[This reply is partly in response to Patty, but my suggestion is similar/related to Jim's.]
Mark, I'm trying to think how to increase profits for you without too much complexity (and with only a tiny increase in support desk calls) but while allowing the potential for large non-commercial groups.
Your proposed pricing structure puts the onus on group owners to manage membership fees, and so you'd be essentially limiting Groups.io to groups with owners who have the technical and managerial expertise to do that. I'm afraid that if Groups.io wants to be able to tap potential income from large non-commercial groups, then Groups.io would have to take care of some of the subscription payment side of things.
Can I assume that on average, the average user is a member of no more than 5 groups? (Yes, some users are members of dozens or even hundreds of groups, but thousands others are a member of just one or two groups.) This means that if you can squeeze just $2.50 per year from those users, it would be the same as having a premium group owner pay $0.05 per member.
I suggest, therefore, that you create two types of users, namely free users who pay nothing and paying users who pay $2.50 per year. Free users can only join groups that have free-user slots left over. Paying users can join an unlimited number of groups without filling up any free-user slots.
Oh, wait, let me explain "free-user slots". All groups have a number of free-user slots. These are slots (i.e. room for members) that are available to free users. Free basic groups have 100 free-user slots. Premium groups have as many free-user slots as the owner had paid for. So if the owner pays e.g. $20 per month for his group, then his group gets 100+400 free-user slots. This means that up to 500 people who are not paying users can join that group, but once the 500 free-user slots have been filled, any additional members would need to be paying users. Paying users can join a group regardless of whether that group has any free-user slots left over (and when a paying user joins a group, it doesn't fill up a free-user slot). Non-paying users (i.e. free users) can only join a group if that group has any free-user slots left over. (Obviously the group owner can still refuse people membership of the group, regardless of whether they are free users or paying users.)
This sounds complicated on paper, but I'm sure you can figure out a way to write it down simply :-)
The advantages of such a system include:
Whether group owners want to add all of this on their home pages is up to them. Group owners who are willing to pay for all members in a premium plan can simply write on their home page that membership is free. Or, they could write "join our group for only $2.50 per year" (without the need to mention that $2.50 actually allows users to join other groups as well). Or they could write "a small membership fee may be required" and then include instructions and a link to Groups.io's paid plan in the notice.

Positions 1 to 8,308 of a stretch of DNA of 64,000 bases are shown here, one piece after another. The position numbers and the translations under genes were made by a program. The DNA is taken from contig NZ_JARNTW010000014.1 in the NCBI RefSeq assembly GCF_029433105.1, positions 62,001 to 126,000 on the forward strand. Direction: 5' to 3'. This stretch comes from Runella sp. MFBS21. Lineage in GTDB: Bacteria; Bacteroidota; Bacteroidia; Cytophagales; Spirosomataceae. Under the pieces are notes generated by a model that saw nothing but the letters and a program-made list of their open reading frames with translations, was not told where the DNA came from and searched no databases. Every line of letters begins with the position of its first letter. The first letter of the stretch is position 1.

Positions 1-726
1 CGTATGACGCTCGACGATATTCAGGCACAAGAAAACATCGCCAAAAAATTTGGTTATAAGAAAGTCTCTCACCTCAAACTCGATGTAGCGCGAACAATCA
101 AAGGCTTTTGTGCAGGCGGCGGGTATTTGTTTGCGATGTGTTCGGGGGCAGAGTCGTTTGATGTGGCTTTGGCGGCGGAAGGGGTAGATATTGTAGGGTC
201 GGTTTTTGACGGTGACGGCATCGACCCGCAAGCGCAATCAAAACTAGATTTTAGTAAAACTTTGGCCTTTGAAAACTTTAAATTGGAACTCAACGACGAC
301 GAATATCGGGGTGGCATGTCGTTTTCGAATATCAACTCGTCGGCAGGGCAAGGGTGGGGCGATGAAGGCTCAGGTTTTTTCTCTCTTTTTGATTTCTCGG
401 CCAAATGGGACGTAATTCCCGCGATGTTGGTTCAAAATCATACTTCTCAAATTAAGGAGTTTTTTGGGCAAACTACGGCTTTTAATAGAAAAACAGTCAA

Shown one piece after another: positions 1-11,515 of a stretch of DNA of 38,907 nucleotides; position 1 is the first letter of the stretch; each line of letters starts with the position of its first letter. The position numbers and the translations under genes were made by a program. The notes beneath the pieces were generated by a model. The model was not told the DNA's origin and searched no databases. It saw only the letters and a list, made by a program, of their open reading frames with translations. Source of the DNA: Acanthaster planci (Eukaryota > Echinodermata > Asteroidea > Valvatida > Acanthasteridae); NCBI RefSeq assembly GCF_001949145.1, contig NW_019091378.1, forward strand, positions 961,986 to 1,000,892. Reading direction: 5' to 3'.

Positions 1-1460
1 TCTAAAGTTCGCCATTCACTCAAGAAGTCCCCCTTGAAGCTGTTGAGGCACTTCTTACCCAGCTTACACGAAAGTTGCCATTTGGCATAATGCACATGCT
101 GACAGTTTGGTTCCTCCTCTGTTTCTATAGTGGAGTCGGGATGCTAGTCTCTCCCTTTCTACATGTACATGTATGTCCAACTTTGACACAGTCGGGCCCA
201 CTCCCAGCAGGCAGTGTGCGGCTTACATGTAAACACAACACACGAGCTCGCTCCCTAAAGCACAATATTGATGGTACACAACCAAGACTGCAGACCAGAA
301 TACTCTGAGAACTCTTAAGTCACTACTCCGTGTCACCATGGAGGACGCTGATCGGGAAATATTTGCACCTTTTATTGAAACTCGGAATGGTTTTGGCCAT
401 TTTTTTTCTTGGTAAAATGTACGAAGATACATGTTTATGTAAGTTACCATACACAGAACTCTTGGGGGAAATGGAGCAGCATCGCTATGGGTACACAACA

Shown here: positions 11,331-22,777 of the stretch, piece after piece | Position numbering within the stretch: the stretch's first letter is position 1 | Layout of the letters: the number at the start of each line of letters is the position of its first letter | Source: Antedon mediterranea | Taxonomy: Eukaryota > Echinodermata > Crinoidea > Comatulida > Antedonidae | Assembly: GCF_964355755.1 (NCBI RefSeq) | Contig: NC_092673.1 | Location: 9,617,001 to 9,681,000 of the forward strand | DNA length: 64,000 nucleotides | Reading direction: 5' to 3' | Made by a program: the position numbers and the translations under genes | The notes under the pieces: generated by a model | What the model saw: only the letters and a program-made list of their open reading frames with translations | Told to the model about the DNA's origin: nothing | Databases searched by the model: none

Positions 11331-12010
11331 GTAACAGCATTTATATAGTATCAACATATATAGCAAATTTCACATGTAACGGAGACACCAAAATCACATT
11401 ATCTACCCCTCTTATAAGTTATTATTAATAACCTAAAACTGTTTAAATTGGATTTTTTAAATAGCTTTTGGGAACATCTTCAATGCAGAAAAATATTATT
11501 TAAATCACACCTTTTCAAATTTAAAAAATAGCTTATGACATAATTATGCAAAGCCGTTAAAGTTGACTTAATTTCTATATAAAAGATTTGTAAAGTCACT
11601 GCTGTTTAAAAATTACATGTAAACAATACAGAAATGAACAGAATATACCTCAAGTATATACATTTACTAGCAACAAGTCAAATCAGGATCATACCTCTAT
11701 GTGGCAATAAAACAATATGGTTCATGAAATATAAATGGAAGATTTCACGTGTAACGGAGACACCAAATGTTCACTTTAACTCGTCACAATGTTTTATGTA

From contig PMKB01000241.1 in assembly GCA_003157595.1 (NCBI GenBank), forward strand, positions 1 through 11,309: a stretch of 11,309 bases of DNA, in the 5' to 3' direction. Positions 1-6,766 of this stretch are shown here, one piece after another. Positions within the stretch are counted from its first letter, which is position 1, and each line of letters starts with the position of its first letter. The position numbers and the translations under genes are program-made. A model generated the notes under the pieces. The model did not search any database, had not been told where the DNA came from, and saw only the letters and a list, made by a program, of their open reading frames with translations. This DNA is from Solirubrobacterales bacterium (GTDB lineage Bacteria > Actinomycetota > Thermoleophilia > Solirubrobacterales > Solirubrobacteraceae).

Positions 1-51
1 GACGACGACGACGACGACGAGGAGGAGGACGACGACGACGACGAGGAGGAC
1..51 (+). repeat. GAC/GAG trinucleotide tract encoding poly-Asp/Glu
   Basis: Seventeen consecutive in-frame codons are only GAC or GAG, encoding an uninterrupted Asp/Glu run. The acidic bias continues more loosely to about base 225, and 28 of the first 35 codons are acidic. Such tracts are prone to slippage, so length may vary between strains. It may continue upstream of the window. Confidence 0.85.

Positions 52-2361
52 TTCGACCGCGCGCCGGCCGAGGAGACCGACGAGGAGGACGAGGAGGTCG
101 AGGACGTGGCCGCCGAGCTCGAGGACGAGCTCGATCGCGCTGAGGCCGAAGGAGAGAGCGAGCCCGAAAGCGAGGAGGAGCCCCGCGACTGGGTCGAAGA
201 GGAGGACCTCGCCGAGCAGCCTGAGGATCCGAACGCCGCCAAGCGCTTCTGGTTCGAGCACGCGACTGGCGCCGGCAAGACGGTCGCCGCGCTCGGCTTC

When a free user tries to join a group, the moderator would be told that this is a free user and be told how many free-user slots the group has left. The moderator can then choose to accept the member, or tell them that the group no longer does (or doesn't currently) accept free users (or that the aspiring member doesn't qualify for it), or (as a third option, provided by Groups.io's systems) put the user in a "waiting list"... for when some other free user leaves the group or for when the group owner decides the person has become deserving of a free-user slot.
People who join via mail (and don't register an account at Groups.io) would always be free users (initially) because they don't register an account at Groups.io. Obviously if they try to join a group that has no more free-user slots, the reply notification would explain that to them, and direct them to the Groups.io sign-up page.
When a paid user doesn't renew his subscription, he gets moved to the "waiting list" of the groups that he is a member of, and the moderator gets a notification, and then the moderator can choose to assign a free-user slot to that user, leave him in the waiting list, or remove him from the group. (An idea for the "waiting list" is that people who are on the waiting list are provisional members, i.e. they get read-only access via the web, but can't post and can't receive e-mail.)
See, $2.50 per year is not much, and even if a user wants to join just one group, $2.50 per year is not much. I'll wager that many users of large non-commercial groups would be willing to pay $2.50 per year for their membership, even if they belong to only one group.
Allow me to speculate about Patty's group (and assuming she started this group after the grandfathering cut-off): it may be difficult for her to manage paid subscriptions herself (setting up a system to get payments, keep track of who paid and who didn't, then reconcile the updated payment lists with the e-group's own membership list, send reminders, explain to members why she had to remove them, etc.). However, she could get a free basic group and simply tell everyone that they need to be paid user of Groups.io to join her group (although she will be able to make a few exceptions for deserving people, i.e. her group's 100 free-user slots, which she can allocate however she desires).
(PS. My suggestions about payment plans in previous mails were based on the assumption that only group owners pay.)